Compulsory license granted to produce life-extending drug
23rd March, 2012
India has allowed application for compulsory licensing - the first of its kind. The Controller of Patents, Mumbai on 9th March, 2012, allowed Natco Pharma’s application for compulsory licensing to produce generic version of ‘Nexavar’ i.e. ‘Sorafenib Tosylate’ used for the treatment of advanced stages of kidney and liver cancer. The compound is presently covered by a patent held by Bayer Corporation.
The Controller while allowing such application held that the reasonable requirement of the public with respect to the patented invention had not been satisfied as even after 3 years, the patentee had made available only insignificant proportion of the patented product. He observed that the term “reasonably affordable price” has to be used to balance the interest of consumer without compromising the interest of the innovator and noted that the patented invention is not available to the public at a reasonably affordable price.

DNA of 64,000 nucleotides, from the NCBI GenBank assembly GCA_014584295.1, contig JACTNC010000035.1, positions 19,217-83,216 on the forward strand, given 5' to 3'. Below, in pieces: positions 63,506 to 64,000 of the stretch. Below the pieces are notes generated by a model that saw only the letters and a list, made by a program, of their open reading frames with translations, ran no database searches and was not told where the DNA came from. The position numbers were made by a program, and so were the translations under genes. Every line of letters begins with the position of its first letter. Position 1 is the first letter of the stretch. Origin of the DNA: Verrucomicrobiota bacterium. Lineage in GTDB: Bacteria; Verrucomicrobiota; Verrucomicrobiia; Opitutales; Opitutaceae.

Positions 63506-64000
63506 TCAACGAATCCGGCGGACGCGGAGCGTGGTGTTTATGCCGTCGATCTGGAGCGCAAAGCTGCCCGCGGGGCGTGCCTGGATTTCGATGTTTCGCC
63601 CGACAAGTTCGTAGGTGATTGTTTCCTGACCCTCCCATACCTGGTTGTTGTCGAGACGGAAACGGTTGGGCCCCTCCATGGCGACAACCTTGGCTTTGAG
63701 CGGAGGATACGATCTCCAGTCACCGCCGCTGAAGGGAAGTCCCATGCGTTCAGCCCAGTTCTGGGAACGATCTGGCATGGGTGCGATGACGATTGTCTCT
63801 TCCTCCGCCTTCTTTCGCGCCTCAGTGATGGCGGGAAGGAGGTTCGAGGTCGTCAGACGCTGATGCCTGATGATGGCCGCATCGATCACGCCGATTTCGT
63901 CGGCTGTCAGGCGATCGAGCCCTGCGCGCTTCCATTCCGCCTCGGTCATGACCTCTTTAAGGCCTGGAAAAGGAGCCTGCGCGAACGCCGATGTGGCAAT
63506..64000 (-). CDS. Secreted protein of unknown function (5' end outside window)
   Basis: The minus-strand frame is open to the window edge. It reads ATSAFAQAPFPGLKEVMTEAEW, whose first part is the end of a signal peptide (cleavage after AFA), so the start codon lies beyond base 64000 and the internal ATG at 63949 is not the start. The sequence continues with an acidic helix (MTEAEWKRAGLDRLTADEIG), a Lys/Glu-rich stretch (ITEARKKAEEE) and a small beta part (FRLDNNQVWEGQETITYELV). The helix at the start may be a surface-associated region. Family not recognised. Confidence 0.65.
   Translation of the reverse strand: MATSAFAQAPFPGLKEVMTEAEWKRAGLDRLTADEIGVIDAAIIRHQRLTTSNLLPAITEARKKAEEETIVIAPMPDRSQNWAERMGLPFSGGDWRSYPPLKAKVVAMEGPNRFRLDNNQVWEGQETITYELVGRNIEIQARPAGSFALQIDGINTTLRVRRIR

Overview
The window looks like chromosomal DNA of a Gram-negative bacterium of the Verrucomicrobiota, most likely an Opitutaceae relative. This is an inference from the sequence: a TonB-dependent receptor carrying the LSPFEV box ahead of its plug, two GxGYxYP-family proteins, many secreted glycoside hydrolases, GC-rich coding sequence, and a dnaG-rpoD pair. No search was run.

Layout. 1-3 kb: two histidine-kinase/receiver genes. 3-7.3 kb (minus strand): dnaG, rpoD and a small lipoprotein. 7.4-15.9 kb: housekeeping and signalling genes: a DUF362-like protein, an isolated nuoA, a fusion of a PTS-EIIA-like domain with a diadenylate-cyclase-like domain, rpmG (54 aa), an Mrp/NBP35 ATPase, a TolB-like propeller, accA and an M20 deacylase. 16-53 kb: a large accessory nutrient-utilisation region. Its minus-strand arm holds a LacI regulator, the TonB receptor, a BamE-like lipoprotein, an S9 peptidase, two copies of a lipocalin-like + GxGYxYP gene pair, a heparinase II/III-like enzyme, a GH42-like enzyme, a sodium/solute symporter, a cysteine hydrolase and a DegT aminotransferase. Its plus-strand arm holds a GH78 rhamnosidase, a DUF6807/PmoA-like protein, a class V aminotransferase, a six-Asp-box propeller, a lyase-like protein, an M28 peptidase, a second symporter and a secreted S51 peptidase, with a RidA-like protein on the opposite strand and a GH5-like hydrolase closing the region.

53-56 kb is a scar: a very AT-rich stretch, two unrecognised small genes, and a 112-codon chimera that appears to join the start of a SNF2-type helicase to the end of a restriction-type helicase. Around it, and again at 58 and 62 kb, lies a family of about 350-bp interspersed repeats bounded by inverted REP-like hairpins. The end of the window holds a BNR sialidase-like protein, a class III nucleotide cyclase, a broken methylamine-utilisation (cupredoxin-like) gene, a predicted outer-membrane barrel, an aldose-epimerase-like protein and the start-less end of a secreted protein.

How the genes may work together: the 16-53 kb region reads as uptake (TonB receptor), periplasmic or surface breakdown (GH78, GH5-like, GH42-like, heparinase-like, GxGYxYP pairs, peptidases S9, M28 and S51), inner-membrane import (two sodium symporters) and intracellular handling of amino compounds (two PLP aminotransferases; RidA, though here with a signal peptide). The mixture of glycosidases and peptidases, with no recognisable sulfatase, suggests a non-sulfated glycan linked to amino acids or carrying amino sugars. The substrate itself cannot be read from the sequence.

It was also held that the patented invention is not worked in the territory of India. While holding so the Controller held that ‘worked in the territory of India’ means ‘manufactured to a reasonable extent in India’. As per the order, the working statements (Form-27) filed by the patentee would be considered as material information as to the extent to which the patented product was made available in India.
Holding that grant of such licensing did not violate any provision of the TRIPS agreement under the WTO, the Controller disregarded plea on supply of allegedly infringing generic substitutes in assessing whether the reasonable requirements of the public have been met by the patentee. This is the first time such provisions of the Patent Act namely Section 84 have been invoked in India